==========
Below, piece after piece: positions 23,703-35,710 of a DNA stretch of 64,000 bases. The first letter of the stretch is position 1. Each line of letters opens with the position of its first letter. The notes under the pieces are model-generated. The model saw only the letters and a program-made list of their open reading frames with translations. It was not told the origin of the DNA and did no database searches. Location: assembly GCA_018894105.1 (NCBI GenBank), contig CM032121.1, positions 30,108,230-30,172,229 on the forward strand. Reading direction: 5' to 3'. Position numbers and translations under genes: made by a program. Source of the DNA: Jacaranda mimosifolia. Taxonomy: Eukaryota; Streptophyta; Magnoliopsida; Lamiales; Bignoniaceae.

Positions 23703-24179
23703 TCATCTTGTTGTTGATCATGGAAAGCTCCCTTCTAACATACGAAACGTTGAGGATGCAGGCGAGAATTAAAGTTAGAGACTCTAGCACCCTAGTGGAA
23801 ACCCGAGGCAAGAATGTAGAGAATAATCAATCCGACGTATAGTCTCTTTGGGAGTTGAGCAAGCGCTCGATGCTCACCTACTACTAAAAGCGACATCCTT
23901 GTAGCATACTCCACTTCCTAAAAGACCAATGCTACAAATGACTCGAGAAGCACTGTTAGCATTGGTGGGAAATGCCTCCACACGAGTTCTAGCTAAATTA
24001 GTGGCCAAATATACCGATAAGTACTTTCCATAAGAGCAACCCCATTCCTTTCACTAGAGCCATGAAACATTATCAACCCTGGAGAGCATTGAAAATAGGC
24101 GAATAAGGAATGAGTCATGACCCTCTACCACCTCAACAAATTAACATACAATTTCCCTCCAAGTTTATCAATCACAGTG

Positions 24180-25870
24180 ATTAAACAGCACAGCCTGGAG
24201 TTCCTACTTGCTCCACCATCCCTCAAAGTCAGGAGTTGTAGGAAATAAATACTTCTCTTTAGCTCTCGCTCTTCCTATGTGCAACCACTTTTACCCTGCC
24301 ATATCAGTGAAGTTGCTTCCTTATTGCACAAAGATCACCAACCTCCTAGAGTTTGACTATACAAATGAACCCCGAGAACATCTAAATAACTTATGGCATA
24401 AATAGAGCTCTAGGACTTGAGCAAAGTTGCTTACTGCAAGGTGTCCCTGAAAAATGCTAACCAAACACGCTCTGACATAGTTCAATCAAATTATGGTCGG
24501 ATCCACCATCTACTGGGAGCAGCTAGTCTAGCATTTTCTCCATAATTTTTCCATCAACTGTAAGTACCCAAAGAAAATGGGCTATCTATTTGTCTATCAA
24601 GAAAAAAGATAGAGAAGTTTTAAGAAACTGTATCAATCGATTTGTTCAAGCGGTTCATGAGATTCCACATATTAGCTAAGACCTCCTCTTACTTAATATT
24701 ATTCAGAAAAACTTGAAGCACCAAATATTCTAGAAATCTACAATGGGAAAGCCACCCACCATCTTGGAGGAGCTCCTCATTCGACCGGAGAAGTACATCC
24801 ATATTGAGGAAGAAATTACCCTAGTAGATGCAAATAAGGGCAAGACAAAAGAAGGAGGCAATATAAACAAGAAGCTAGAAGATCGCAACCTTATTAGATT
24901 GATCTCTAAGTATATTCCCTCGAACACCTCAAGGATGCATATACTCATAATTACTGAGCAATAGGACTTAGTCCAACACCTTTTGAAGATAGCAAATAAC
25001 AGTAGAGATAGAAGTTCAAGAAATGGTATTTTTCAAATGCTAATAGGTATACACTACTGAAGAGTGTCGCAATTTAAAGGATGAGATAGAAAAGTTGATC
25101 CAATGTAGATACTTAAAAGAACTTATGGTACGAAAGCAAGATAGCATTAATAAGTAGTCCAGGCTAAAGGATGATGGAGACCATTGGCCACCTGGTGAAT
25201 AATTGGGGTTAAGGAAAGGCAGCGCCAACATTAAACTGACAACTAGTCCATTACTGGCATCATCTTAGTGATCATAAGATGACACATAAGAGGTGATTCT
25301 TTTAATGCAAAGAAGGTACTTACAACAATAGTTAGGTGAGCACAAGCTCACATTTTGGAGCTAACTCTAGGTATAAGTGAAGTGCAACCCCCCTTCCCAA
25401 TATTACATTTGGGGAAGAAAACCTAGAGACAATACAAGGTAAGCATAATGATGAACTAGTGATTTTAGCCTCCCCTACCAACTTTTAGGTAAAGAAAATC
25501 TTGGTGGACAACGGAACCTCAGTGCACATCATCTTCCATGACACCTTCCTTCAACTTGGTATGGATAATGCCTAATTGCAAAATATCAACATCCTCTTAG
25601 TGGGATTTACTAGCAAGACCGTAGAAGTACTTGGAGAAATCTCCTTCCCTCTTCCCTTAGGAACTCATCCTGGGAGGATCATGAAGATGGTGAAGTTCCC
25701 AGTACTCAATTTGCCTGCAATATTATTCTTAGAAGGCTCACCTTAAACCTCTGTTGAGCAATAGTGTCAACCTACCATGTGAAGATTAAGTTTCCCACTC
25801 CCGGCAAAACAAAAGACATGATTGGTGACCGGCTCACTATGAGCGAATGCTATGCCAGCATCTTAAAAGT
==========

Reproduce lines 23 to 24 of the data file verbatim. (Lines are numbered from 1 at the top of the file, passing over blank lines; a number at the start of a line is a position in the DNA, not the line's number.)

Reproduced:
25501 TTGGTGGACAACGGAACCTCAGTGCACATCATCTTCCATGACACCTTCCTTCAACTTGGTATGGATAATGCCTAATTGCAAAATATCAACATCCTCTTAG
25601 TGGGATTTACTAGCAAGACCGTAGAAGTACTTGGAGAAATCTCCTTCCCTCTTCCCTTAGGAACTCATCCTGGGAGGATCATGAAGATGGTGAAGTTCCC